When people are getting ready to walk down the aisle to say “I do” to the person they want to spend the rest of their lives with, divorce is often a passing thought, an experience reserved for others. Many of us have heard the statistic that roughly half of all marriages in the U.S. end in divorce. That statistic still holds true for first marriages. But if you’re going through a divorce, statistics are irrelevant: It’s your life that’s being impacted.
If you find yourself in a position where your marriage is coming to an end, having a good understanding of the divorce process and key professionals to involve can help alleviate some feelings of anxiety. It is essential to carefully think about financial matters when going through a divorce. This decision is a huge one — and has consequences that will impact the trajectory of one’s financial future, family and retirement.
Over the years, I have helped advise dozens of people through their divorce, and I have found the following suggestions to be helpful.
Subscribe to Kiplinger’s Personal Finance
Be a smarter, better informed investor.
Save up to 74%
Sign up for Kiplinger’s Free E-Newsletters
1. Get organized.
Make sure you have an understanding of your assets, liabilities, income and expenses. Gather statements for each checking, savings, retirement and investment account and collect pertinent life insurance policies and documents on any property you own.
You should build an emergency fund, setting aside separate funds to pay for legal expenses related to the divorce. The national average cost of a divorce is $15,000. There are several factors that impact the cost, including the divorce method you choose and whether children are involved.
2. Understand the process.
One of the biggest things you should prepare yourself for: Often, the decision to get a divorce doesn’t immediately offer that sense of relief that you may be searching for. The process often takes months at the very least, up to years!
As I mentioned, the cost of divorce is often influenced by the method you choose. There are several methods, including litigation, collaborative divorce, mediation and DIY divorce. If your divorce is more amicable, you may want to consider mediation or a collaborative divorce, which involves you and your ex negotiating the divorce with professional help. In a collaborative divorce, each party hires their own team consisting of an attorney and sometimes a psychologist or financial specialist who will help negotiate the divorce.
The key factor in a collaborative divorce is that each party must agree that no one involved will pursue litigation. Each state has its own divorce laws, so learning about your own state’s legal approach will help you stay protected.
3. Enlist the help of professionals.
Create a team that consists of an attorney, a financial adviser, certified public accountant (CPA), insurance agent and a certified divorce financial analyst (CDFA®). You may want to research and interview several divorce attorneys and get references. It’s critical that your attorney has an understanding of your ultimate goals for the divorce.
The financial adviser and CPA can help you understand the financial and tax implications of the asset split, and an insurance agent can help you understand any policies that are in place and how they are impacted or need to be modified in light of the divorce. A CDFA is a professional who is specially trained in addressing the financial issues of divorce to help achieve an equitable settlement. The strength of your partnership with your team will impact the process and potentially the settlement agreement.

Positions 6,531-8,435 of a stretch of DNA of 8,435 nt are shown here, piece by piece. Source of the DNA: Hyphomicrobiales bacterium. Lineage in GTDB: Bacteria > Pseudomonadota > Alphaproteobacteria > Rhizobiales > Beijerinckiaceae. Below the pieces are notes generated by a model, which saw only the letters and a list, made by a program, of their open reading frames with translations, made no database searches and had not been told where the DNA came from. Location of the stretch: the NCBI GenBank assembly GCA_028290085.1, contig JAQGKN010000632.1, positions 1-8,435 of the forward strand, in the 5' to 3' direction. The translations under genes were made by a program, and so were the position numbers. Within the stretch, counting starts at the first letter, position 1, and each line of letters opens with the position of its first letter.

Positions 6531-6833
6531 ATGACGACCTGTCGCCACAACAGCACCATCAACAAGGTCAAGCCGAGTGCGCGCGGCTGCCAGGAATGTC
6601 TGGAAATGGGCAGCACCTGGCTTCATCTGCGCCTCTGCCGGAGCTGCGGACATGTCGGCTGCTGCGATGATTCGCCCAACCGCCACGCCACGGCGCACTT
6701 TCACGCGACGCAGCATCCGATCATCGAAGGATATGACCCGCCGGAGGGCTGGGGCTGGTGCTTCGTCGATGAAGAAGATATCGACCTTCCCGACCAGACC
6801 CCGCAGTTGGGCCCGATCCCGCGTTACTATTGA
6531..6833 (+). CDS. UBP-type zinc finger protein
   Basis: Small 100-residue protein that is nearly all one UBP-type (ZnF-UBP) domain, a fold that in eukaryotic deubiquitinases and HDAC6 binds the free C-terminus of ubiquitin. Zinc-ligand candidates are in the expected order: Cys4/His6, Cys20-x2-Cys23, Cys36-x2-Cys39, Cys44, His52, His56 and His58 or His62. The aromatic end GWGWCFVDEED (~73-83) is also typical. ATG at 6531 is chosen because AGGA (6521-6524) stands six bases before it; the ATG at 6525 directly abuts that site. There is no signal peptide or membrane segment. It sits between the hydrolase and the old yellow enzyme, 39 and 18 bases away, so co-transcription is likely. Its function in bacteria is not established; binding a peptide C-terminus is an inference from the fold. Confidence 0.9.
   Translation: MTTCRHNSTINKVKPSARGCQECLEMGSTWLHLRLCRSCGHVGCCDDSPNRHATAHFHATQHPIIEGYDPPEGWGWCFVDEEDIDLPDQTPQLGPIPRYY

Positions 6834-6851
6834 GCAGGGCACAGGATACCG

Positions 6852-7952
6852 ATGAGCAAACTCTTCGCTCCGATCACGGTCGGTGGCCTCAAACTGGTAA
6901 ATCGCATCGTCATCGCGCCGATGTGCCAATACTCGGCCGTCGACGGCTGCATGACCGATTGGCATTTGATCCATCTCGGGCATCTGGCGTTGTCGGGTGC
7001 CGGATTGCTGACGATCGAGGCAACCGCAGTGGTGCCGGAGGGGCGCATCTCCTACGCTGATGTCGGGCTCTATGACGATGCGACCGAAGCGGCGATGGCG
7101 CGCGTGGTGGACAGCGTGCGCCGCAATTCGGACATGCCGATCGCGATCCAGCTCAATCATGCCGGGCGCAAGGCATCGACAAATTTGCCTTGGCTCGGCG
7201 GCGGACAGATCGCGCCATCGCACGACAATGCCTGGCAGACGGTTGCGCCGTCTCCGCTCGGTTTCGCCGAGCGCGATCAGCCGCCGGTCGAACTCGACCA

Your team’s counsel can help to prevent you from making any rash decisions. For many people who go through a divorce, it’s not a quick process. They get worn out, and toward the end, many just want to give up and say, “Hey, you know what? I don’t even care anymore.” It helps to have the advice of someone with the foresight to look ahead and say, “No, you don’t want to give up on this and give the other person X, Y or Z: You could really benefit from this in the future.”
4. Set reasonable goals.
Ask yourself the tough questions: What is most important to you? What are you willing to let go of? Knowing your non-negotiables will help you gain clarity around your ideal division of assets.
Also, remember that you can’t control everything. If there are kids involved in the divorce, remember to prioritize their well-being first. Reminding yourself of this will hopefully help keep things from escalating and becoming contentious.
5. Give yourself time to mentally process and grieve.
I have heard from many that divorce can feel like the death of a loved one. You are letting go of a life you once had and the hopes for a future with your spouse. Build a strong emotional support system. Divorce can be very draining. Having the support of friends and family will help you get through the process; you might also want to consider working with a therapist at this time.
Here’s the bottom line
The divorce process is never fun and sometimes can get ugly. Do your research, stay organized and set expectations early. Be realistic about time frames, because the process can be lengthy and filled with many ups and downs. Be kind to yourself and remember that this too shall pass. You can’t control how your former spouse acts, but you can make the decision to bring your best self to negotiations, which will help keep things rational and help you make decisions you won’t regret later.
This article was written by and presents the views of our contributing adviser, not the Kiplinger editorial staff. You can check adviser records with the SEC or with FINRA.